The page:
The Telegraph
Since 1st March, 1999
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Doctors’ quota bandh

New Delhi, May 12: The Indian Medical Association has asked doctors in the capital to stay away from work on Monday after medical students protesting against reservation in education faced tear gas and water cannons today.

Several hundred under-graduate medical students ran into a wall of water as they staged what they described as a peaceful march towards the Prime Minister’s Office. Police also detained around 350 students, IMA officials said.

The protest suggests that the election-enforced lull in the campaign against reservation has ended. The IMA has also warned of a nationwide medical bandh on May 25 if the government fails to give a “patient hearing”.

“The police action is a precipitating factor for our call for a Delhi medical bandh on Monday,” Sanjiv Malik, the president of the IMA, said. “What happened today shows us that the government does not even want to listen to us.”

Malik conceded that a call from the IMA to all doctors ' private and public ' to stay away from work for a full day is rare. “We don’t want to do this. But we’ll have to find ways to build up pressure.”

The IMA had last given a call for a Delhi medical bandh during the mid-1990s in protest against assault on doctors and demanding more security for them.

The IMA has urged the government to help students from backward classes to enter medical colleges through ways other than the proposed increase in reservations from 22.5 per cent to 49.5 per cent.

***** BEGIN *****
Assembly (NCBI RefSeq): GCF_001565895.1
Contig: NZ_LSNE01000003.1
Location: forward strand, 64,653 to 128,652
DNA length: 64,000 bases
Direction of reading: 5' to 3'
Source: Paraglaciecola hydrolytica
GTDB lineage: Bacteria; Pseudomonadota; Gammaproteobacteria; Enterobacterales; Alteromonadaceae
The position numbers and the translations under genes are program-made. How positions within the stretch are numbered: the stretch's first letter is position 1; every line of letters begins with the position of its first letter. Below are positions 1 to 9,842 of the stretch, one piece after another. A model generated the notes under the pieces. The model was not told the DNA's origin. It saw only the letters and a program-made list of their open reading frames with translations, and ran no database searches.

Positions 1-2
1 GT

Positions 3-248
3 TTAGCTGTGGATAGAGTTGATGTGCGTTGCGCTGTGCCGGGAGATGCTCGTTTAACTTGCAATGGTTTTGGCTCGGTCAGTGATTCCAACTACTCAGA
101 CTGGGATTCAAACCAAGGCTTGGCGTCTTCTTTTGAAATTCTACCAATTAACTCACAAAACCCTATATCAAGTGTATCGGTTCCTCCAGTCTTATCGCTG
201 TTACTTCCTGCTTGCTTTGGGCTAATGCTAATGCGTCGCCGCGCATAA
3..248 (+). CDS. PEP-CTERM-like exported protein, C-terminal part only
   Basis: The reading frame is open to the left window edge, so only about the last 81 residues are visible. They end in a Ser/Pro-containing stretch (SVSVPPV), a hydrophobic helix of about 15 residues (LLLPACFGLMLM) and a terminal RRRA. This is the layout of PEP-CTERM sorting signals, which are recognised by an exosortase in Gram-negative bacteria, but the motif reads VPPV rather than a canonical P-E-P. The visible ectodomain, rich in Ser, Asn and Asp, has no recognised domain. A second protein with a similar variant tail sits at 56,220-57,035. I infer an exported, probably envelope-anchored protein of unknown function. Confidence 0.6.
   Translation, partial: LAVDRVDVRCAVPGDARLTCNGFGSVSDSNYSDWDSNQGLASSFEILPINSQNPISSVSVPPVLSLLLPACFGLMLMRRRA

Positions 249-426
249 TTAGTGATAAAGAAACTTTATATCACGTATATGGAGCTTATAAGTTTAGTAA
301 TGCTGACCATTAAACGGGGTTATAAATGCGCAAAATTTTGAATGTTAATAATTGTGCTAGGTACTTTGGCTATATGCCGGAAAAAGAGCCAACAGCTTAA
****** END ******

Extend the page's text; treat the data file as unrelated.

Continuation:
“Free books and even funding special classes to prepare them for medical entrance examinations are other options to provide them a level-playing field,” said Narendra Saini, the IMA joint secretary.

“We’re asking doctors to avoid work, but provide consultation and treat any patient who absolutely needs treatment,” Saini said. “Doctors will be available for patients in an emergency,” he said.

“We’re not doing this only for medical students or for ourselves. This is for all of society. We’re hoping society will support us in this cause.”

While the medical community has been spearheading the anti-reservation agitation, the IMA now plans to get in touch with engineering and other professional associations to urge them to join the protest, Malik said.

Medical students protesting against reservations have argued that any increase in reserved seats would deprive general category candidates who qualify in entrance tests, create incompetent doctors, and exacerbate the brain drain.

Among India’s 242 medical colleges, 12 are centrally-governed. These institutions are likely to be affected first by the proposal to increase quotas.

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